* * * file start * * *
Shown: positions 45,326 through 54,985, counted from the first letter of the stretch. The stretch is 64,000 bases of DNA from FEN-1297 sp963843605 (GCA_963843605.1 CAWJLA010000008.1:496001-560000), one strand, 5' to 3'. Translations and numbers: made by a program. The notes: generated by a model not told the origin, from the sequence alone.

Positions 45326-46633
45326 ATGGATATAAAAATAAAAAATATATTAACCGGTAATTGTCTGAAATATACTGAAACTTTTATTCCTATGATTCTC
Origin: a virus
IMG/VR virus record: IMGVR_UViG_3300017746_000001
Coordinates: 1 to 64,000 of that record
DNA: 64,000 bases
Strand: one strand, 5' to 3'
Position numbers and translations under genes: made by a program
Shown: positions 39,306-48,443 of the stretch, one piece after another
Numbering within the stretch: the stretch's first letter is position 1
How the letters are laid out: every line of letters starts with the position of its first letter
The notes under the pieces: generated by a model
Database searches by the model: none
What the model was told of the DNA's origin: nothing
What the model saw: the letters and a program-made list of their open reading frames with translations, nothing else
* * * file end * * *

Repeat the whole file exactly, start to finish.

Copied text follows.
Shown: positions 45,326 through 54,985, counted from the first letter of the stretch. The stretch is 64,000 bases of DNA from FEN-1297 sp963843605 (GCA_963843605.1 CAWJLA010000008.1:496001-560000), one strand, 5' to 3'. Translations and numbers: made by a program. The notes: generated by a model not told the origin, from the sequence alone.

Positions 45326-46633
45326 ATGGATATAAAAATAAAAAATATATTAACCGGTAATTGTCTGAAATATACTGAAACTTTTATTCCTATGATTCTC
Origin: a virus
IMG/VR virus record: IMGVR_UViG_3300017746_000001
Coordinates: 1 to 64,000 of that record
DNA: 64,000 bases
Strand: one strand, 5' to 3'
Position numbers and translations under genes: made by a program
Shown: positions 39,306-48,443 of the stretch, one piece after another
Numbering within the stretch: the stretch's first letter is position 1
How the letters are laid out: every line of letters starts with the position of its first letter
The notes under the pieces: generated by a model
Database searches by the model: none
What the model was told of the DNA's origin: nothing
What the model saw: the letters and a program-made list of their open reading frames with translations, nothing else